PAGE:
Primo, quod unus Deus est, qui omnia creavit atque composuit, quique ex nullis fecit esse universa, Deus a prima creatura et conditione mundi omnium justorum, Deus Adam, Abel, Seth, Enos, Enoch, Noe, Sem, Abraham, Isaac, Jacob, xn Patriarcharum, Moysis, et Prophetarum: et quod hie Deus in novissimis diebus, sicut per Prophetas suos ante promiserat, misit Dominum nostrum Jesum Christum, primo quidem vocaturum Israel, secundo verd Gentes post perfidiam populi Israel. Hte Deus justus et bonus, Pater Domini nostri Jesu Christi, legem et prophetas et evangelia ipse dedit, qui et Apostolorum Deus est et veteris et novi Testamenti. Tum deinde quia Jesus Christus ipse qui venit, ante Christ, himself gave the law, the Prophets, and the Gospel, who is the God of the Apostles, and of both the Old and the New Testament. Jesus Christ, who came in due time, was born of the Father before every creature. Who, after having ministered to the Father in the constitution of all things, (for by him all things were made,) in these last times, emptying himself, was made man: he became, incarnate although he was God, and he who was God remained man. He assumed a body like our body, differing only in this, that he was born of the Virgin and the Holy Spirit. And as this Jesus Christ was born and suffered in truth, and not in appearance only, he died a common death, but truly he rose again from the dead ; and having conversed with his disciples after his resurrection, he was taken up. Then they (the Apostles)announced that the Holy Spirit was associated with the Father and the Son in honor and dignity. Whether begotten or not, has not been plainly discerned. But these things are to be ascertained by investigating the Sacred Scriptures with all our power, and with a sagacious inquisition. And truly it is preached in the Churches that this Holy Spirit inspired each of the saints, whether Prophets or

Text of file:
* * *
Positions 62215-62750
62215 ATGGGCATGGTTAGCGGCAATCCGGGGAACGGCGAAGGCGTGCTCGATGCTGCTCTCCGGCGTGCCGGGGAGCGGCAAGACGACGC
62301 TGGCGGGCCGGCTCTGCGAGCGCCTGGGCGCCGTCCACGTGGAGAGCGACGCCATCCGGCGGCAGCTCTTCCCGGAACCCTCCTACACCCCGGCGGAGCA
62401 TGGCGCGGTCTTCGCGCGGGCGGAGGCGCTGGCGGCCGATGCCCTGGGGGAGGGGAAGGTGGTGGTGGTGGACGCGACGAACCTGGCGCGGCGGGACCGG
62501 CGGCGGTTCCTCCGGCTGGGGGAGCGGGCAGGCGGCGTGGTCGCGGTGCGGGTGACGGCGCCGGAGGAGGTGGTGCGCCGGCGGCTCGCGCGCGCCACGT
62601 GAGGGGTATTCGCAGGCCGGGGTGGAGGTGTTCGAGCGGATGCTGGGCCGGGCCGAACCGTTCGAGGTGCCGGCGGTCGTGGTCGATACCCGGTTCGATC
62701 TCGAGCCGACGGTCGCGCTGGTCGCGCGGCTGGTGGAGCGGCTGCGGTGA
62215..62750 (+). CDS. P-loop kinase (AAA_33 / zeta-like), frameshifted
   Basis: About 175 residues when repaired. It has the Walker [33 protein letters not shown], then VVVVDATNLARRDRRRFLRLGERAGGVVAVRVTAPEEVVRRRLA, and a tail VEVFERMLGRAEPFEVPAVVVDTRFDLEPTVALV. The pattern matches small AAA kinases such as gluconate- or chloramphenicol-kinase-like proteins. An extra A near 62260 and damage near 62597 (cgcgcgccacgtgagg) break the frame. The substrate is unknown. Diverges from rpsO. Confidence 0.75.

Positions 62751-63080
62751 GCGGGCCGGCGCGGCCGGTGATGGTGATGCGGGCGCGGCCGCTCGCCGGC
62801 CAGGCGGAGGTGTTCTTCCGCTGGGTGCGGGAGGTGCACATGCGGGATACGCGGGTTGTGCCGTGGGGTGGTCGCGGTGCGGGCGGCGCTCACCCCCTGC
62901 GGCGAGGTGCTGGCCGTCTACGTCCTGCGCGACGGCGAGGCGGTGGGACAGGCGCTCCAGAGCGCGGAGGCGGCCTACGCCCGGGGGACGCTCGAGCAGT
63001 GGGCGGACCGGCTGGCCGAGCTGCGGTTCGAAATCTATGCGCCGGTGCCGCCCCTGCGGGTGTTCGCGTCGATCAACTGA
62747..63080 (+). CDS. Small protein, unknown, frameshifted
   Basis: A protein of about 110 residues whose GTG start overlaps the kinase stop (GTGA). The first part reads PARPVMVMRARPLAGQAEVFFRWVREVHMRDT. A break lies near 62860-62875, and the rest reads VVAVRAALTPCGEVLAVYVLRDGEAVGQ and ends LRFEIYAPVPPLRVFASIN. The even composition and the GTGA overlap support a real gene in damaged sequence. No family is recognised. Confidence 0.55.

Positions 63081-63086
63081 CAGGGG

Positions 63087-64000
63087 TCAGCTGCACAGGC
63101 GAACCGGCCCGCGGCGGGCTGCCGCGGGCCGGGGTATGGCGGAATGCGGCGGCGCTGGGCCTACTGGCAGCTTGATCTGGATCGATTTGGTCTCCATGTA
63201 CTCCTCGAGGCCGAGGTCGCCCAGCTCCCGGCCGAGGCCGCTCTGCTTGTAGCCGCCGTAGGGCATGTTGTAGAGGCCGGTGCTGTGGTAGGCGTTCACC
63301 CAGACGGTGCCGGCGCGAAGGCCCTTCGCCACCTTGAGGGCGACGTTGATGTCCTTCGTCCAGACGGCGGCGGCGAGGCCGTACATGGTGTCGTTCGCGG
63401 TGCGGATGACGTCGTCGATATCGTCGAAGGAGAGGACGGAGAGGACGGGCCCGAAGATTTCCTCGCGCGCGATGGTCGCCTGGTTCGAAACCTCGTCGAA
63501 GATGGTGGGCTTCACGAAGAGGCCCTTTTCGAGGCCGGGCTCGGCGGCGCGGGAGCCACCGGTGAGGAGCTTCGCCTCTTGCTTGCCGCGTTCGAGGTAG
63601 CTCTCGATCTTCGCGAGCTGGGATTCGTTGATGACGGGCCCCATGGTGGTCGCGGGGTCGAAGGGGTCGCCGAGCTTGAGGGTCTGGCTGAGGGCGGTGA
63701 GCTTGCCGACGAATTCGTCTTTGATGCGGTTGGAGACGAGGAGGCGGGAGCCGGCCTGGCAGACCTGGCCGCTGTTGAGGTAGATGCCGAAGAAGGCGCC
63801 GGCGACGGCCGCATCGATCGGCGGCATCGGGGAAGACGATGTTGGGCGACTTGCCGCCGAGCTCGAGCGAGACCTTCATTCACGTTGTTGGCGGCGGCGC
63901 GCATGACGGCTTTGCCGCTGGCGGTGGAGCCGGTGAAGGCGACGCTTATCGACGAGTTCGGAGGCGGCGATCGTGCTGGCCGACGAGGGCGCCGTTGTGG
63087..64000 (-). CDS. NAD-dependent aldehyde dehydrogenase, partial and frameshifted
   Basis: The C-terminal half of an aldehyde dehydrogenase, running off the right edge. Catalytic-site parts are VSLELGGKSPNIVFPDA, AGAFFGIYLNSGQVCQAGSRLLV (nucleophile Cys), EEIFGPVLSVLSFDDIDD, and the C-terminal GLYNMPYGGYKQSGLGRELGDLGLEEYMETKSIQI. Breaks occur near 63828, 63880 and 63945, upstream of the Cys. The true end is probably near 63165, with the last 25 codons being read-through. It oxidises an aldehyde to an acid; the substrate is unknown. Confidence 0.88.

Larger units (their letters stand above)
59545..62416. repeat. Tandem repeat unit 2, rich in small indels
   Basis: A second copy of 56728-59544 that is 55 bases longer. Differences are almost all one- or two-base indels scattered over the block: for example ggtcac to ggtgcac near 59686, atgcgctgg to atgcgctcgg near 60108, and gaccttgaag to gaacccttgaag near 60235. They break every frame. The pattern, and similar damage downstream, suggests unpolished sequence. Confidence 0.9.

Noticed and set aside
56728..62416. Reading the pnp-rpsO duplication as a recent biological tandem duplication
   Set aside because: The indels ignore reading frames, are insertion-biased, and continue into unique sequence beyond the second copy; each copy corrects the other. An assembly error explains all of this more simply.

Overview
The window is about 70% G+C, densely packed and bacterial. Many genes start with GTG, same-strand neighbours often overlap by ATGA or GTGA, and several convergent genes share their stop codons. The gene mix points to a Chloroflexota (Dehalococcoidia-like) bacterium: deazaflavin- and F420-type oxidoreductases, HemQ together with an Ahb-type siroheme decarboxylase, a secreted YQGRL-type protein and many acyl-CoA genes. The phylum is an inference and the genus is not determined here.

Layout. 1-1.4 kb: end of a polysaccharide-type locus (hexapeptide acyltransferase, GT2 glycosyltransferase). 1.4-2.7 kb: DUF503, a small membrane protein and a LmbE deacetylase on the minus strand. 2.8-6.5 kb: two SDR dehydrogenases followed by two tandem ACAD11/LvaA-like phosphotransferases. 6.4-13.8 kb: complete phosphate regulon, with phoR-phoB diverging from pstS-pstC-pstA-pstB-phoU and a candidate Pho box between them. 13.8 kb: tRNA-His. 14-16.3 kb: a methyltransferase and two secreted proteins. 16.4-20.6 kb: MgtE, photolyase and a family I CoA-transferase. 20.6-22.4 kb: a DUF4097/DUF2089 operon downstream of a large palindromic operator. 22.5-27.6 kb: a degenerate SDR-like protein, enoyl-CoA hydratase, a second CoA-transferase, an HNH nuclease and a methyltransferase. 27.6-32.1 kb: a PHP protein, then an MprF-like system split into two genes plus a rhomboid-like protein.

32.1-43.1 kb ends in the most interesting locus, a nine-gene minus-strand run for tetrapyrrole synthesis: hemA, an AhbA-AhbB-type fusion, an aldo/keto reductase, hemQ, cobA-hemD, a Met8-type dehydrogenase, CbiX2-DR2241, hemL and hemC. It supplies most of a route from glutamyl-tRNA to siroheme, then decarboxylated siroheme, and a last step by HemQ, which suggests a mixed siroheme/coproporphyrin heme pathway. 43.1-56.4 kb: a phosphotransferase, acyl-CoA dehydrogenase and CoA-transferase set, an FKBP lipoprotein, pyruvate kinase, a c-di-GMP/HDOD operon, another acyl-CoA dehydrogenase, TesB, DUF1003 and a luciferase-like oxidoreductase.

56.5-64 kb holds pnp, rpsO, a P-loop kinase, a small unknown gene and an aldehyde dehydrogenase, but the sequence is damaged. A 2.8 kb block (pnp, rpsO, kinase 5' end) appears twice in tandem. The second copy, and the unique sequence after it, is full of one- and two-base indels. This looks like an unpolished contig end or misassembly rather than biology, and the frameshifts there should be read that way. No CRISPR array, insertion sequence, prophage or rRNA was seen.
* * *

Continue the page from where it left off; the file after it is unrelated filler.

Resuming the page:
omnem creaturam natus ex Patre est. Qui, cum in omnium conditione Patriministrasset (per ipsum enim omnia facta sunt) novissimis temporibus Beipsum exinaniens homo factus est; incarnatus est cum Deus esset, et homo mansit quod Deus erat. Corpus assumpstt nostro corpori simile, eo solo differens quod natum ex Virgine de Spiritu sancto est. Et quoniam hie Jesus Christus natus et passus est in veritate et non per imaginem, communi hac morte ver6 mortuus est: ver£ enim a mortuis resurrexit, et post resurrectionem conversatus cum discipulis suis assumptus est. Tum deinde honore ac dignitate Patri ac Filio sociatum tradiderunt Spiritum sanctum. In hoc non jam manifeste discernitur, utrum natus an innatus. Sed inquirenda jam ista pro viribus sunt de sacra Scriptura et sagaci perquisitione investiganda. Sane quod iste Spiritus sanctus unumquemque sanctorum vel Prophetarum vel Apostolorum inspiravit, Apostles, and that there was none other in the ancients, or in those who were inspired at the coming of Christ. Finally, after that the soul, possessing its proper life and substance, departs out of this world, an award according to its merits awaits it; either it will possess the inheritance of eternal life and felicity, if its actions secure this to it, or ,it will be delivered into punishment, and into eternal fire if the guilt of its wickedness has turned it that way: but there will also be a time for the resurrection of the dead, when this body which is sown in corruption shall arise in incorruption, and what is sown in ignominy shall arise in glory. And this likewise is delivered in ecclesiastical preaching, that every rational soul possesses the freedom of the will,' 8tc.